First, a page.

In an attempt to sound more formal, writers tend to use i.e. or e.g. when giving examples. Although these Latin abbreviations can sound a bit lofty, it is still perfectly fine to use them, as long as you are using the correct one. There is a difference between them; they cannot be used interchangeably.
The abbreviation e.g. stands for the Latin exempli gratia, (that's "for example" to you and me). It is followed by one or more examples. Perhaps a better way to remember this one is to think of these letters standing for example given . Just keep in mind that using "e.g." does not indicate that the list given is a complete one.
"We'll be happy to have you join us for a Thanksgiving feast, e.g., barbecued turkey, cranberry sauce, wilted Spinach salad."
"The family has lots of groovy activities planned for our post-meal time. E.g., touch football, television viewing, and power napping are always popular activities for a Thanksgiving night at the Smith residence."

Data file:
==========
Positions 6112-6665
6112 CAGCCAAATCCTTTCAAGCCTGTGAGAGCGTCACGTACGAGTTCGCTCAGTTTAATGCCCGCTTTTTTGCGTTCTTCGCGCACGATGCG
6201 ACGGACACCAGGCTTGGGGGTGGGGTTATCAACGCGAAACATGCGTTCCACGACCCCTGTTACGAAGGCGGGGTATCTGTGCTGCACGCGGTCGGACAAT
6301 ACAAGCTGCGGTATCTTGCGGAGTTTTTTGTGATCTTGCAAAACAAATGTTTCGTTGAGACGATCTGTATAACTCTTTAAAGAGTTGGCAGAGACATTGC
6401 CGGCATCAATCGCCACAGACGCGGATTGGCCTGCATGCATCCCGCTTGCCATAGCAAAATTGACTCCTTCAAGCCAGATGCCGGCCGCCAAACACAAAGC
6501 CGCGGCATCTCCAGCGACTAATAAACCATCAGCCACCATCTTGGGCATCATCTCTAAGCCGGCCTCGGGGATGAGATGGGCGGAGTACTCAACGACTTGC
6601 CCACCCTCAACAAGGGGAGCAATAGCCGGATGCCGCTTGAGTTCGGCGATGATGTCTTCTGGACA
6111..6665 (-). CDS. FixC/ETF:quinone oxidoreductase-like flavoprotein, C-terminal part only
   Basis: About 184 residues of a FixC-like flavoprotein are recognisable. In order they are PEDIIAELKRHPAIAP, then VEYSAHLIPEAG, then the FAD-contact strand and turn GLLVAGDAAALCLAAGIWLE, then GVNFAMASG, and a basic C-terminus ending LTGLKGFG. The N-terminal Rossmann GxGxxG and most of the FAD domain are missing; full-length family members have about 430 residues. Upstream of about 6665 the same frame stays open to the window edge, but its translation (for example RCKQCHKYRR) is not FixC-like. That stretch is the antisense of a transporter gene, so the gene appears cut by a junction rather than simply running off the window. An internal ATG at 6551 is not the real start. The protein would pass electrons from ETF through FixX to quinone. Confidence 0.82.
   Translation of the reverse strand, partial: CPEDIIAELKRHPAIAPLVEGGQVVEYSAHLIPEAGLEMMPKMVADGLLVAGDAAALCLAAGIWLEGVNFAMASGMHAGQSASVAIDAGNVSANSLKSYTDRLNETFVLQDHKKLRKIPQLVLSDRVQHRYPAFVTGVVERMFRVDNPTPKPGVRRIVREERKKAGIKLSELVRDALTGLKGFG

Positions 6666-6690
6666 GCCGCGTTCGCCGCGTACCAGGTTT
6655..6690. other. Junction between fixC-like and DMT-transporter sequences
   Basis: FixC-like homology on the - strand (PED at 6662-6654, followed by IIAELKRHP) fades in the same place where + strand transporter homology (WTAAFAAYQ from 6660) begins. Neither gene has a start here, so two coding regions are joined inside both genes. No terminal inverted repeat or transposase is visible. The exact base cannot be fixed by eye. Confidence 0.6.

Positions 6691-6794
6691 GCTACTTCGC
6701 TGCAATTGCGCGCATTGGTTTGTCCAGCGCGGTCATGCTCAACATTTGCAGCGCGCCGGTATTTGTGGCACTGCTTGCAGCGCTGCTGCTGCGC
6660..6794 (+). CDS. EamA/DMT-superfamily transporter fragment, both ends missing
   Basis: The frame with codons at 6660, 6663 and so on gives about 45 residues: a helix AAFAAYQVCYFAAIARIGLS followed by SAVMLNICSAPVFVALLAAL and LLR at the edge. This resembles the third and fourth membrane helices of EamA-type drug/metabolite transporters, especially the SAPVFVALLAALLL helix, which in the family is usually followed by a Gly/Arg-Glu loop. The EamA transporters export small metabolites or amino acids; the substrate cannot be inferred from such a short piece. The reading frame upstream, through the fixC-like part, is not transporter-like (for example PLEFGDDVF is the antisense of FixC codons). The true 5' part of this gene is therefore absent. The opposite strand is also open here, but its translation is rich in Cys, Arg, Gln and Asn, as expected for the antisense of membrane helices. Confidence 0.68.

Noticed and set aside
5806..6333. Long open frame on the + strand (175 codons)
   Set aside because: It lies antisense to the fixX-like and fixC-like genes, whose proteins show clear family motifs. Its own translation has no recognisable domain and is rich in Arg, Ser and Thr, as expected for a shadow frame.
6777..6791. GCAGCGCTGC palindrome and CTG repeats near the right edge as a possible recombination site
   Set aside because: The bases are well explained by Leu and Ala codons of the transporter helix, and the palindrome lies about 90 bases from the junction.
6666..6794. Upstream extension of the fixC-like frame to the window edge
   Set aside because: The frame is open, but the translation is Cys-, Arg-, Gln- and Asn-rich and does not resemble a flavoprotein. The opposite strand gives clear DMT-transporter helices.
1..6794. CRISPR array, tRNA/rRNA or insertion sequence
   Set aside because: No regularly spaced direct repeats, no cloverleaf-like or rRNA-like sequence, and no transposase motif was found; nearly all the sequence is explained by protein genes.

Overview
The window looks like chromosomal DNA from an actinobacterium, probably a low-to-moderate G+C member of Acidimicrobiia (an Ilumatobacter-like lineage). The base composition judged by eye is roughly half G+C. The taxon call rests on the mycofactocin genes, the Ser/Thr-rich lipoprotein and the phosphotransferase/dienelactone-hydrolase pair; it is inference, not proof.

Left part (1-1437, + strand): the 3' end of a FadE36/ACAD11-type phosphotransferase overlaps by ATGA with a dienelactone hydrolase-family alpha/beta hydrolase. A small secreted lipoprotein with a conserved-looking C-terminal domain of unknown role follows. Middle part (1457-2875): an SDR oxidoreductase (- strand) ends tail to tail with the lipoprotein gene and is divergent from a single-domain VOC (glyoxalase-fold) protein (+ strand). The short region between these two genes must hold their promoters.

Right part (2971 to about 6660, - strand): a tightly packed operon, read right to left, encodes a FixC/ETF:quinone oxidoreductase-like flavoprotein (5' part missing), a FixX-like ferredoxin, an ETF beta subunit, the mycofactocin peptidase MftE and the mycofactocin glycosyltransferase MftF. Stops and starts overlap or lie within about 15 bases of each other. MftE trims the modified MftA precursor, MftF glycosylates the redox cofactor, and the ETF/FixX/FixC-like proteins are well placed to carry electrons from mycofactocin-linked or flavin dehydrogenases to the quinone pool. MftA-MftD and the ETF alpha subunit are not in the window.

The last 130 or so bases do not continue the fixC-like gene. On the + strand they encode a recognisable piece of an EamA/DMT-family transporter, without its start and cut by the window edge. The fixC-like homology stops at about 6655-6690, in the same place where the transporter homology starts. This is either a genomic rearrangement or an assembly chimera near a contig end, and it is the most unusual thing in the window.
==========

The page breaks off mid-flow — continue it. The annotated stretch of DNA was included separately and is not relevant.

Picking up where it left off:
The abbreviation i.e. stands for the Latin id est, which means "that is." It is followed by an explanation. Not sure if you should use "i.e."? Replace it with in other words and see if your sentence retains the original meaning. If it does, "i.e." is the abbreviation for you, in that case.
"That great American holiday, i.e., Thanksgiving, is almost upon us. - Enjoy your roast turkey, green bean casserole, mashed potatoes, and homemade gravy on November 23rd, i.e., Thanksgiving."
With either one, remember to
Use a period after each letter. They are abbreviations.
Either abbreviation can be used to begin a sentence; remember to follow with a comma.
Either abbreviation can be used in a parenthetical statement; again, remember to follow with a comma.
If using within the sentence, and not at the beginning or in parentheses, always precede and follow with a comma.
In a casual setting of course, you can just say "for example" and "that is." After all, throwing around bits and pieces from a dead language in relaxed conversation can sound a tad pretentious "Oh, in situ", utterances such as i.e. and e.g. have the ability to make the speaker sound like they have a very impressive "modus operandi!". But it couldn't hurt to know the difference between this oft-confused pair, especially if you use examples and rewordings often in your writing.